Welcome back to The Verge’s roundup of the most important music from the week that was. I'm Jamieson, I'm still your host, and I’m happy to be back after taking last week off. (Because of that break, this roundup will include music from the last two weeks.) Have you checked out our massive fall music guide yet? I’m sure selections from every album on the list will make their way to this space by the end of the year.
There’s a big lump of easy-going, tuneful indie rock at the top of this week’s playlist, and that wasn’t intentional — sometimes the alphabet shakes out a certain way and yields an interesting clump of songs or reveals a pattern. I usually find myself turning to this kind of music with fall on the horizon. There’s something about light jackets and stiff breezes that lends itself to winsome guitar melodies, you know? Maybe it’s just the power of suggestion, but it feels real to me.
As per usual, there's a Spotify playlist at the end for your listening convenience, and you're also welcome to share your own favorite cuts, thoughts, and complaints in the comments. Let's go:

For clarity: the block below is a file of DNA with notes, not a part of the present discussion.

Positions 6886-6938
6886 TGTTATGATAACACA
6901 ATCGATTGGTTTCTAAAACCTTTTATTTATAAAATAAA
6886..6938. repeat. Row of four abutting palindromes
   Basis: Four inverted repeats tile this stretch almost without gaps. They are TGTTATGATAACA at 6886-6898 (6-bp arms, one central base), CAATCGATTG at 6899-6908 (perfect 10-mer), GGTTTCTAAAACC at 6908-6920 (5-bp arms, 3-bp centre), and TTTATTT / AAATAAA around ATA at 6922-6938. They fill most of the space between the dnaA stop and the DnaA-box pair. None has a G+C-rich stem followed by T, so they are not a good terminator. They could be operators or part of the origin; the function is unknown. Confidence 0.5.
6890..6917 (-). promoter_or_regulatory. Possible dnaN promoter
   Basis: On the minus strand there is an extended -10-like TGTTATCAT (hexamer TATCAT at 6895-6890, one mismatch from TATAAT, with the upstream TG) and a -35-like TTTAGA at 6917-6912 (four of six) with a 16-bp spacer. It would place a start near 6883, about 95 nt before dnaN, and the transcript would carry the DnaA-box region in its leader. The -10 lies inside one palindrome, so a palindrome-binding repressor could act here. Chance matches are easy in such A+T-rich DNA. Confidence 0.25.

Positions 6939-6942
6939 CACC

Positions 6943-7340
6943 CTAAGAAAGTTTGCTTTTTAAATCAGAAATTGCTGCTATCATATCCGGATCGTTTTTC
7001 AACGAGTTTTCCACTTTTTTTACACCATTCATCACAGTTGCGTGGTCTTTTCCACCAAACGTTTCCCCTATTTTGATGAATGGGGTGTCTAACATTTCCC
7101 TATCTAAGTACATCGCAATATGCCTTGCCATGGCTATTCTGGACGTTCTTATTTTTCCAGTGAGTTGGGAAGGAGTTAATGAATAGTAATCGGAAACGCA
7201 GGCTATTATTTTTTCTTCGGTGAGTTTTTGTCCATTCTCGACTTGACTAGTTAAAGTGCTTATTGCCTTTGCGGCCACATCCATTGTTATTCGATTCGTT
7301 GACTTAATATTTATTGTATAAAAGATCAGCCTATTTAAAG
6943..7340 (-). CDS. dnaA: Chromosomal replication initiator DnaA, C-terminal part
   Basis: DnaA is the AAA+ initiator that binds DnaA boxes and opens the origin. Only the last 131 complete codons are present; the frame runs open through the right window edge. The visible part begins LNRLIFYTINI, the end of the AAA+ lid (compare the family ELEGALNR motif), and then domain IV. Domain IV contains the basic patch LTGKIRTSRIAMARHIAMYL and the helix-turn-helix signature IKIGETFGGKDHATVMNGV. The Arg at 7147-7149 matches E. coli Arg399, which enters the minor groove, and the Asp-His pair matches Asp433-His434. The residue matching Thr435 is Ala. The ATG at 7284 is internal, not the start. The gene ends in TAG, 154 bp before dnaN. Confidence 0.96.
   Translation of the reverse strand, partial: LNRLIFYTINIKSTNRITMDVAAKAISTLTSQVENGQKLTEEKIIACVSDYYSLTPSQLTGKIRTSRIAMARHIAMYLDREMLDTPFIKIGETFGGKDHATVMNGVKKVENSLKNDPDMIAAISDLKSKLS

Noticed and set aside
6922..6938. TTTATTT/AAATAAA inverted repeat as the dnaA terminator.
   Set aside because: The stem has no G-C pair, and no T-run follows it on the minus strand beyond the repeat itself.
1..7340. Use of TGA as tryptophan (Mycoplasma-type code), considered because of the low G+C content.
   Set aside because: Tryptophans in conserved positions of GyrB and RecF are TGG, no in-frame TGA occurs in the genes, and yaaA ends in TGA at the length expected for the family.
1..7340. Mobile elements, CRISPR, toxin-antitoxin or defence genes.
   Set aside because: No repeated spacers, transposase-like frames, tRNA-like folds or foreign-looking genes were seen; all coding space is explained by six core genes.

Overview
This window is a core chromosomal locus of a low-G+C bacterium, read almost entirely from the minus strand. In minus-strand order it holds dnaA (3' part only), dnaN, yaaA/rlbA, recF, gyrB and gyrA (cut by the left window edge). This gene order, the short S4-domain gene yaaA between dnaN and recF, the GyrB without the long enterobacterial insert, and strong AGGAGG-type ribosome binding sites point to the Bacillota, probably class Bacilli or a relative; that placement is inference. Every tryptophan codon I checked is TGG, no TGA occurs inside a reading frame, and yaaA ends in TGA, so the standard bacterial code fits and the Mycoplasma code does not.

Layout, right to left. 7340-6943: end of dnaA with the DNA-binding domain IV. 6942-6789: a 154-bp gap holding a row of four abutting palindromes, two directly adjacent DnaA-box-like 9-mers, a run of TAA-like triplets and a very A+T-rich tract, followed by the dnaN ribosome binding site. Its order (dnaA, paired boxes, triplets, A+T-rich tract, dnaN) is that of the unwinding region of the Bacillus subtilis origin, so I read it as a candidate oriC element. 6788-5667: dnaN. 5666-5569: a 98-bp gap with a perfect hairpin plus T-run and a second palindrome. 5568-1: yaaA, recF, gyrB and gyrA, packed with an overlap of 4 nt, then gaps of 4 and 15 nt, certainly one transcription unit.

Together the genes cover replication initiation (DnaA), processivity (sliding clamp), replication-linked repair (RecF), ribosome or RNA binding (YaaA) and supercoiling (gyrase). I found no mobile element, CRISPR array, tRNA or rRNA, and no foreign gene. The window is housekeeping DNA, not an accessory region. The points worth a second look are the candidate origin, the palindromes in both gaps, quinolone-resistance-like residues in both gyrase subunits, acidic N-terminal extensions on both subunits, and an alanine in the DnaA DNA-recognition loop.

Beirut, "August Holland":
I’m still spending some quality time with Beirut’s new album No No No, and "August Holland" is emerging as a favorite. It’s got more than a little in common with album opener "Gibraltar": swooning romanticism, a sonorous vocal performance by Zach Condon, and a fully realized arrangement. I can’t say the same for the rest of the record, which tends toward the minimal — or underbaked, if you’re feeling less charitable. Nevertheless, "August Holland" is a lovely song, one I’d be happy to slot alongside Condon’s best.
Last month, Deerhunter shared their funky first single "Snakeskin" off their upcoming LP Fading Frontier. Here’s another cut as we inch toward the album's release. "Breaker" is the sound of the album at its most placid. Bradford Cox & co. have been churning out dreamy, off-kilter pop songs like this for almost a decade now, and this wouldn’t have felt out of place on any record from Cryptograms to Halcyon Digest. But those records were nervier, a little more tense — "Breaker" sounds like a chill sitch come to life.